The purpose of this post is to discuss the automatic stay provision of 11 U.S.C. § 362(a) in the Bankruptcy Code and to provide an illustration of a violation of the stay. Judge Philip Klingeberger’s 7-25-08 opinion in In Re: Galmor, 2008 Bankr. LEXIS 2201 (N.D. Ind. 2008) (Galmore.pdf) is a very thoughtful decision intended “to send a clear message” that willful stay violations “will not be tolerated.”
Primer. Courtesy of Judge Klingeberger, here are some general principles:
When a debtor files a bankruptcy petition, the automatic stay takes effect, and Section 362(a) prohibits creditors from taking certain actions to collect their debts.
The stay is self-executing and is effective upon filing of the bankruptcy petition.
The stay prohibits, among other things, the enforcement of a deficiency judgment or collection on a claim that arose before the commencement of the bankruptcy case.
The rationale behind the stay is, in part, to give the bankruptcy court an opportunity to assess the debtor’s situation and to embark on an orderly course of resolving the estate. The stay prevents a “chaotic and uncontrolled scramble for the debtor’s assets in a variety of uncoordinated proceedings in different courts.”
“The debtor has the burden of providing the creditor with actual notice of the bankruptcy and, upon so providing, the burden shifts to the creditor to prevent violations of the automatic stay.”
If uncertain about the applicability of the stay, the creditor may petition the bankruptcy court for clarification.
Sanctions should not be imposed where there has been a technical violation of the stay.
However, Section 362(k) provides monetary relief for willful violations of the automatic stay.
Backdrop. Dykstra held a pre-petition judgment, had filed a motion to enforce the judgment by proceedings supplemental and had requested that defendant/judgment debtor Galmor appear in court to answer as to any assets. The state court issued an order to appear, which Galmor ignored. The state court then directed Galmor to appear and show why she should not be held in contempt. Galmor blew off that hearing too, so the state court issued a bench warrant. Subsequently, Galmor filed a petition for bankruptcy relief. Amazingly, Dykstra showed up at Galmor’s Section 341 meeting of creditors in bankruptcy court and facilitated the arrest of Galmor pursuant to the bench warrant previously issued in state court.
Elements of action. Galmor sued Dykstra for damages for alleged willful violations of the automatic stay. Here is what debtor’s must prove in order to recover:
1. That a bankruptcy petition was filed;
2. That the debtor is an “individual” under the automatic stay provision;
3. That the creditor had notice of the petition;
4. That the creditor’s actions were in willful violation of the stay; and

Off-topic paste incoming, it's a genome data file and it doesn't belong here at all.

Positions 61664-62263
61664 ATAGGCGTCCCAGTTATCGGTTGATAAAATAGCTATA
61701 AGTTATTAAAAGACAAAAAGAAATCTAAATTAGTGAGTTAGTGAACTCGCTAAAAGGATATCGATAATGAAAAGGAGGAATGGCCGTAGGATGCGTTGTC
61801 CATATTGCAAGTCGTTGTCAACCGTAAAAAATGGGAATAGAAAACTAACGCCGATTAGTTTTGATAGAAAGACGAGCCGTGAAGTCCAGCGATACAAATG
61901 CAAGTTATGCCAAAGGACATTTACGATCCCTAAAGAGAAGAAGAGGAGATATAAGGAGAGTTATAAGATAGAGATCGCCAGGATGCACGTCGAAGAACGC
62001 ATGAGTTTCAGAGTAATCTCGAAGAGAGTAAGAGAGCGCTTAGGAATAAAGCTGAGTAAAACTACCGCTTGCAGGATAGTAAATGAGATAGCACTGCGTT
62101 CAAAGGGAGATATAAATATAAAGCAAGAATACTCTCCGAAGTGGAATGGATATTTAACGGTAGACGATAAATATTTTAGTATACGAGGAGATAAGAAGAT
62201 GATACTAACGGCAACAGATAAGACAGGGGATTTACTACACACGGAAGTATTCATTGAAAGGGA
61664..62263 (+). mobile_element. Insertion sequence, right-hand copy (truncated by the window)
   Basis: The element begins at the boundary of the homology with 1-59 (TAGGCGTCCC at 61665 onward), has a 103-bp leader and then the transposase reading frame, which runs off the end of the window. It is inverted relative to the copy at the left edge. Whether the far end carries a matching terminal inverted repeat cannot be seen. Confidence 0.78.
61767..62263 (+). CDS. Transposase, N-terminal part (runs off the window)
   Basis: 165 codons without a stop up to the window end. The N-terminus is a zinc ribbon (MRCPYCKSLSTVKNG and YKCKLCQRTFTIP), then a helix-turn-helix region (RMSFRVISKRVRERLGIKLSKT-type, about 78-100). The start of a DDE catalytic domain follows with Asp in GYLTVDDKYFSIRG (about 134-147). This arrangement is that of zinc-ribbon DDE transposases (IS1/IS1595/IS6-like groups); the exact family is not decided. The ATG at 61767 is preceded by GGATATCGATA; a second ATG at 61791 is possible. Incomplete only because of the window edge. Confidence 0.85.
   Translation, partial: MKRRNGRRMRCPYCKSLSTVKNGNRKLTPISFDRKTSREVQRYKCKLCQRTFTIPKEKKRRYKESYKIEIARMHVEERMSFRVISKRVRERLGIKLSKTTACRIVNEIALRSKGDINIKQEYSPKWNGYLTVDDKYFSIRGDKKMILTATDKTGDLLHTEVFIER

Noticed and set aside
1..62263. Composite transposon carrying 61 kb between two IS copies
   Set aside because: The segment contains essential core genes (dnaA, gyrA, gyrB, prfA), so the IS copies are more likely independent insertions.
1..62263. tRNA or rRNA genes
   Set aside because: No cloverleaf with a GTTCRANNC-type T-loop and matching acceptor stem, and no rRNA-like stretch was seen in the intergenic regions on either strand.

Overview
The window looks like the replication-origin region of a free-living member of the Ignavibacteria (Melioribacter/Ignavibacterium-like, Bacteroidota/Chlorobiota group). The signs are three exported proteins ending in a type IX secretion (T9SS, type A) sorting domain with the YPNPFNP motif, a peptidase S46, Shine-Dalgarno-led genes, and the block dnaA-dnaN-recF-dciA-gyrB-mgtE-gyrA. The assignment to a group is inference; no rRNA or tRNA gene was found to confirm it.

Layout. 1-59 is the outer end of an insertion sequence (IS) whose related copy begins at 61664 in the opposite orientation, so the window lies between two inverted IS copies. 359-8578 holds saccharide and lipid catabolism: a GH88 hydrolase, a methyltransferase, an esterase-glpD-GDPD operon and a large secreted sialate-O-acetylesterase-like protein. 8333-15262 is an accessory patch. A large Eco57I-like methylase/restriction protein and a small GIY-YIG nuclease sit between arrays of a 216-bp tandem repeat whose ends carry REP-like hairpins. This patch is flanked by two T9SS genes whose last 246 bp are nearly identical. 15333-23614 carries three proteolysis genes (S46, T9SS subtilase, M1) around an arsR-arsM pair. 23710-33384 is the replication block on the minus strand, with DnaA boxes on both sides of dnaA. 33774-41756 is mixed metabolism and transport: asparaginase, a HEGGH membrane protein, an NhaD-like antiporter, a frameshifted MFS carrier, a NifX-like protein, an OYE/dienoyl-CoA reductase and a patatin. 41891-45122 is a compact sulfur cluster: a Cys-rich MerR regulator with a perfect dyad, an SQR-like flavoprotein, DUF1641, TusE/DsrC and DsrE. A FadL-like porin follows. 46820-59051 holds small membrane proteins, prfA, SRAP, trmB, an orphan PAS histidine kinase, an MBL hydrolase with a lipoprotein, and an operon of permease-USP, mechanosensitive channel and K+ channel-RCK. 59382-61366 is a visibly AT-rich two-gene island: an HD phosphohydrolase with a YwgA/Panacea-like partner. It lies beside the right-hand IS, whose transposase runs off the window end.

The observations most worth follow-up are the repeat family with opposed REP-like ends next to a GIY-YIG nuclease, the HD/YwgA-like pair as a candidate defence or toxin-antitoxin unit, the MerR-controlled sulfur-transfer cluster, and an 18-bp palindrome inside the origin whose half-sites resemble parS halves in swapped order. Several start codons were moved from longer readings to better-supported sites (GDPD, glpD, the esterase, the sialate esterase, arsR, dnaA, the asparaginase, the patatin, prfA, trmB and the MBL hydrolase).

5. That the debtor is entitled to a form of relief provided by section 362(k).
The contested issue in Galmor was #4.
Be proactive. One of the interesting questions in Galmor was whether the creditor had a duty to take affirmative action to halt the effect of the pre-petition bench warrant in the wake of the automatic stay. In Galmor, Dykstra not only permitted but indeed assisted with the arrest - at the first meeting of creditors in bankruptcy court no less. Judge Klingeberger held:
Galmor was at risk of being arrested on a state court “collection device” bench warrant during her appearance at her section 341 meeting, an appearance mandated by the federal law of the Bankruptcy Code. This is completely contrary to the purpose of the Bankruptcy Code and has the effect of rendering section 362(a) ineffective as to Dykstra’s debt. The circumstances in this case raise the issue of whether a creditor, or an attorney, who has notice of a bankruptcy filing and had previously caused a bench warrant to be issued in order to collect a debt, has an affirmative duty to request that the warrant-issuing court recall the warrant. The court determines that this affirmative duty should be imposed. . . .
Willful violation. Based upon the following rationale, the Court held Dykstra’s actions to be a willful violation of the automatic stay and awarded punitive damages.
Dykstra was not at all sensitive to any potential violation of the automatic stay, nor did he make any statement at the meeting of creditors that the warrant fell into the hands of federal law enforcement personnel by mere happenstance. It is clear that it was Dykstra’s intent to appear at the section 341 meeting to have Galmor arrested as either punishment for not paying the debt and/or as a method to attempt to collect the debt.
Secured lenders and their counsel need to be sensitive to the automatic stay and cease all non-bankruptcy collection proceedings. As Judge Klingeberger noted, the automatic stay “is a powerful tool” and should be respected accordingly. For more on the automatic stay, please see my 7-18-08 post “Does a Guarantor’s Bankruptcy Stop a Foreclosure Case Against the Borrower?”